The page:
How 'bout them snowflakes, huh?
Yesterday, I got home from PT and started up the snowblower (started around 4 ish). I got about one and a half feet before the snow stopped coming out of the shoot on top, and began to spit out the bottom front. This kept happening over and over again. Did you know that you can use your snowblower as a snowtube maker? These tubes can be broken down into fairly good-sized snowballs. A little too big to throw easily though. So, anyway, after making what felt like 100 snowtubes of various lengths (I think the longest one came out whole at about 16 inches), I finally had the half of the driveway closest to the street blown. I then made the mistake of allowing my sore knees to turn me around to look at my handiwork. Evidently, there were little tiny snow gremlins behind me with little tiny snowblowers of their own, blowing snow back onto the driveway where I had just cleared it. The driveway needed to be cleared again. I hadn't even gotten around to moving the cars to clear the other half of the driveway yet. I decided to give up for the moment. I went inside and Deb had dinner waiting for me.
I drove the truck to work last night because of the storm. I left about 1/2 hour early and arrived 5 minutes late (I'm usually about 10-20 minutes early). If I had driven my car, I probably would have gotten there about 3-4 hours late, since it handles so poorly in the snow.
When I got home this morning, a neighbor about 1/2 block away was stuck in her driveway. I stopped and told her I was going to run home and use the bathroom and I'd be back to help her. I got home, pottied, started the snowblower and started plowing down the sidewalk buried in over a foot of snow. I got about halfway to her when another neighbor finished digging her out and pushed her into the street. So, I turned the snowblower around and cleared the other half of the sidewalk to home. I had cleared our sidewalk and about one and a half neighbor sidewalks by that time.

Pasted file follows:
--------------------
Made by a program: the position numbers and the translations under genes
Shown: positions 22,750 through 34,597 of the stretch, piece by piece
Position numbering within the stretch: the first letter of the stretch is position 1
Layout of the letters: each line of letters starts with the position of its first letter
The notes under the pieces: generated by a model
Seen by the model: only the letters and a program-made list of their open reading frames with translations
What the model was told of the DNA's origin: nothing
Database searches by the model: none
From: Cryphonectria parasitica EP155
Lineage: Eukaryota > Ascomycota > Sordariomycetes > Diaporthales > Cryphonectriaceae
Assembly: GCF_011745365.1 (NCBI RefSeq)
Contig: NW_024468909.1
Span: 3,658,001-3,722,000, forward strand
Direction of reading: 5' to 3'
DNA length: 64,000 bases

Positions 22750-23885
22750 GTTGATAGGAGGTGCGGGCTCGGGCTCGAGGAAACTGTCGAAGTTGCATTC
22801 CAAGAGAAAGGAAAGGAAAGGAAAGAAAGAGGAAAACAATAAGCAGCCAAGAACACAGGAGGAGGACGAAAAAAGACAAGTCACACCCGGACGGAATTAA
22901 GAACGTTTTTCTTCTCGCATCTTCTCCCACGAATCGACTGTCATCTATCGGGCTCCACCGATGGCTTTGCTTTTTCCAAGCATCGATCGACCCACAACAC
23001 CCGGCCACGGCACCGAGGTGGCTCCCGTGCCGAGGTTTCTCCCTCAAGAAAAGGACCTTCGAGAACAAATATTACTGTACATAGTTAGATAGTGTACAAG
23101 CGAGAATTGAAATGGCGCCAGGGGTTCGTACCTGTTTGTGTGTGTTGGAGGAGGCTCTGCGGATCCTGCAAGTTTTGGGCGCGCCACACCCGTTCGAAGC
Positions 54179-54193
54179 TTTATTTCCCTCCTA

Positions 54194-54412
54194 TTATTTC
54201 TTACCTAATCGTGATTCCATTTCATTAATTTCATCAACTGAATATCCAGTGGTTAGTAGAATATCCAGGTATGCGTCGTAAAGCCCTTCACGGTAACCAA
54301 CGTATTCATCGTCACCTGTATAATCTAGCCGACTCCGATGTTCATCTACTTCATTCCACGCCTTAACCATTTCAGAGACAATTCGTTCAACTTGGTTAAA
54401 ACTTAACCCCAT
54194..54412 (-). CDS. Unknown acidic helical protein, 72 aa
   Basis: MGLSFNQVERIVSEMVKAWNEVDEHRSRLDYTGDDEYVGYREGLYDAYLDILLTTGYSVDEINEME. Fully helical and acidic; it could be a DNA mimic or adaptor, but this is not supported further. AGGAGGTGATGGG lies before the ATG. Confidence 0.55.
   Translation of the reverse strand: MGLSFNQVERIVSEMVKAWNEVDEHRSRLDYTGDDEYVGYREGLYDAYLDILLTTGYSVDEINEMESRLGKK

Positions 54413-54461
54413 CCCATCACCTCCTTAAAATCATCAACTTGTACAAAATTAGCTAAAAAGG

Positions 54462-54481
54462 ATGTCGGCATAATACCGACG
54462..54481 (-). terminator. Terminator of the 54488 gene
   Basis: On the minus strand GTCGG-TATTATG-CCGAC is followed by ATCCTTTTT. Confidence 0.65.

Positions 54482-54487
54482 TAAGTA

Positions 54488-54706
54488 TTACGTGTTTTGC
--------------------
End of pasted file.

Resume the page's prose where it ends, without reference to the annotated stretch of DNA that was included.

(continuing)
In my round about loquacious way, I really do have a point to this story... in the 6 or so minutes that it took me to get back to our driveway, our neighbor, Dave, was grinning from ear to ear and clearing our driveway for us. Again. We have only needed to clear our driveway a couple of times this winter, because Dave keeps beating us to it:). And his snowblower doesn't clog up and get confused into thinking it is really a snowtube maker. Who says that chivalry is dead? Who says that neighborliness doesn't exist (especially in Flint)? When I thanked Dave, he said that he was glad to do it and he appreciates that Deb helps him with the lawn in the summer. Okay, he has an awesome snowblower, and we have an awesome lawn tractor. And it's fun to drive. And Deb loves to help the neighbors when she knows they are busy with their own lives. And, did I say this already?, he has an awesome snowblower.
Deb and Dave aren't the only ones who help each other out in this community. There is another guy with an awesome snowblower several doors down. The day that Deb and I were trying to get out of the driveway a few years ago to go buy our snowtube maker (really, it only acts like that when the snow is wet). I say trying because we were stuck. Really stuck. Really really really stuck. Like, trouble opening the door and getting out stuck. This neighbor down the block was using his awsome snowblower to clean his driveway and his two neighbors' driveways when he looked up and saw us (like I said, he's several houses away). He snowblowed the entire sidewalk between us, and blew out enough for us to get out of the driveway. A second guy had helped to push us out. When we got home from buying our brand-new snowblower, our driveway was cleared already. We had to wait for the next snow to try it out. I think it was the next day or so. By the way, I think the guy who rescued Deb and I is the same one who rescured that other woman this morning. I think I recognized the snowblower.
My round about point is that it's kind of fun to help each other out. I don't know these guys by name, or really even by sight, but I know them by the smiles and willingness to jump in and help each other. Deb is just naturally a good neighbor. She knows the dogs in the area and when they get out & need an understanding human to help them get back into their yards, she is the one they go to. She helps to mow the lawns of the busy or absent people in a one block radius. She offers a helping hand to anyone who seems to need one. She offers neighbors fresh grown tomatoes in the summer when she sees them outside. I admire that in her.
All this snow makes it feel like a real Michigan winter. What I remember about this time of year on the farm is that mom always had a warm tea kettle on the stove for the strangers that inevitibly ended up in our ditch during weather like this. I remember my brothers bundling up and pushing them out of the ditch and back into a spot from where they could drive when they were done with their tea or cocoa. I may be romanticizing this memory, or stretching one experience into a regular thing. I'm not sure. (Hey, if any of you older Louberts are reading this, does any of this ring a bell?)
Enjoy the snow. Enjoy your neighbors. Enjoy being a good neighbor. Random acts of kindness and all that stuff.
Question of the day: What warm fuzzy winter memories make you smile?